'Impact' rips lid off reality of poverty in Auckland

The fourth AAAP beneficiary 'impact' in Mangere is now over.

In three days over a hundred AAAP volunteers worked with a team of more than 30 Work & Income staff to assist somewhere between 600 – 700 people get their full entitlements.

 Many hundreds more people in desperate need were turned away.  Video is available here:


 ‘Even the most experienced of us are devastated by the scale of poverty and desperation we’ve seen this week, and by the inability of both our own people and MSD to meet the needs of those who came for help,’ says AAAP spokesperson Sue Bradford.

 ‘It is clear that things have become much worse for a lot more people than when we organised our last impact at Mangere in August 2014, a year and a half ago.

 ‘The New Zealand we’ve been seeing this week is much more akin to what we’d expect in a developing country than in a comparatively well off society like ours.

 ‘Families walked for miles with babies in their arms to get help.  One large family drove all the way from Whangarei simply to get a food grant.  Sadly, the latter were among the hundreds turned away.

 ‘It is a true indictment of our welfare system that people are unable to get simple things like food grants from their local Work & Income office when they manifestly need them, and are entitled to them.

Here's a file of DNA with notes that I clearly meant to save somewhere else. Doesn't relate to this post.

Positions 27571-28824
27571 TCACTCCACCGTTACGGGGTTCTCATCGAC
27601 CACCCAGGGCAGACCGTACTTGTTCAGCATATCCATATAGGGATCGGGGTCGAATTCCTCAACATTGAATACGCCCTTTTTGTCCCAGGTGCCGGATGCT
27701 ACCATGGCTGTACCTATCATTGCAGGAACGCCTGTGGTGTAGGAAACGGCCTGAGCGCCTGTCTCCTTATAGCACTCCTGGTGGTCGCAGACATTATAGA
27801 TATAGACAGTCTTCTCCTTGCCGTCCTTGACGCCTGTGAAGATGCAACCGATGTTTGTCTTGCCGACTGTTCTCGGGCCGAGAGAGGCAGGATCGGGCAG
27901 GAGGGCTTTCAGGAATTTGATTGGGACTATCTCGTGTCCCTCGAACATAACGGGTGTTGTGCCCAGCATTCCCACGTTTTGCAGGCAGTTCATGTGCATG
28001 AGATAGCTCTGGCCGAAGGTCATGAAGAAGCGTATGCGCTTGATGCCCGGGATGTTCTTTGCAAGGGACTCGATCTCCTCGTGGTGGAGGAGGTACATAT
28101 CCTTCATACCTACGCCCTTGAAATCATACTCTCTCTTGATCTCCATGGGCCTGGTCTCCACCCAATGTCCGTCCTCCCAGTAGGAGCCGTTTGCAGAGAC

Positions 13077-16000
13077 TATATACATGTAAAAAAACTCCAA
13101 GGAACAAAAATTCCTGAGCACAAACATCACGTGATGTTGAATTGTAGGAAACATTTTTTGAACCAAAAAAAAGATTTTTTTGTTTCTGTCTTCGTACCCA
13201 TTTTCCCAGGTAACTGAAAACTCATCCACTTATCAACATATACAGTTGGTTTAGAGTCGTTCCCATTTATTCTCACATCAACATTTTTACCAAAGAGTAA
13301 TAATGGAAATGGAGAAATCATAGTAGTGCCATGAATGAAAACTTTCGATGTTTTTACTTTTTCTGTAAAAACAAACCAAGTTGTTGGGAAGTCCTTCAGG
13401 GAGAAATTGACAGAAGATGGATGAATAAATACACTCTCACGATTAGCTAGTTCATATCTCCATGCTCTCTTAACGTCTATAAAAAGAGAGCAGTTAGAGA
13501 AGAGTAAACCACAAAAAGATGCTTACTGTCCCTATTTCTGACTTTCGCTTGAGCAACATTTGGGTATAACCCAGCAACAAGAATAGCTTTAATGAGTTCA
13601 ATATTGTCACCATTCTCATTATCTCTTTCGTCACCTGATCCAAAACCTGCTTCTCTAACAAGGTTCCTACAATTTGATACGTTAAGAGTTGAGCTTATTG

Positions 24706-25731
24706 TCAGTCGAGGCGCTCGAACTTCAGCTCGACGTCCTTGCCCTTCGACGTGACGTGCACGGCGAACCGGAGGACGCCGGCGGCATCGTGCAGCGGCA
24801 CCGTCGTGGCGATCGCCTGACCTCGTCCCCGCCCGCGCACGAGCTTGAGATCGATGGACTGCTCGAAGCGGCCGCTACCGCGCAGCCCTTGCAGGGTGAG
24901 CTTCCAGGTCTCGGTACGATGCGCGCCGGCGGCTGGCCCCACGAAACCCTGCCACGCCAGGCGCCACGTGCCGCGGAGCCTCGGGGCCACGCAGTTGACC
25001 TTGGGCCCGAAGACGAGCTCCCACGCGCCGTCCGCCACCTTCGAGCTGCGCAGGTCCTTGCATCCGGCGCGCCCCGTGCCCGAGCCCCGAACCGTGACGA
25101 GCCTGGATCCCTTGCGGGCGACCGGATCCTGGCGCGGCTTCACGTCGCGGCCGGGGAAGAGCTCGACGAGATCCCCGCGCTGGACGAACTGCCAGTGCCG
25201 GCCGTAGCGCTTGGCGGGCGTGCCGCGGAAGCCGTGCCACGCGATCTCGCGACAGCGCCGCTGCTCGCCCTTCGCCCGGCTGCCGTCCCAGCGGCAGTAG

‘It is also a disgrace that successive National and Labour-led governments have refused to restore benefit levels to their pre-1991 equivalents.

 ‘Much of the poverty we’re seeing this week is because of massive debts to both Work & Income and to private lenders, brought about because people never have enough money to live on from one week to the next.

 ‘We’re also seeing a lot more people who are caught between part time, casual and temporary low paid work and the benefit system. 

 ‘AAAP continues to be shocked by the indifference of government and others to the plight of unemployed people, beneficiaries and precarious workers.

 ‘Our current welfare legislation and Work & Income culture needs a total overhaul, alongside a serious government commitment to decent jobs, adequate housing and affordable education for all.’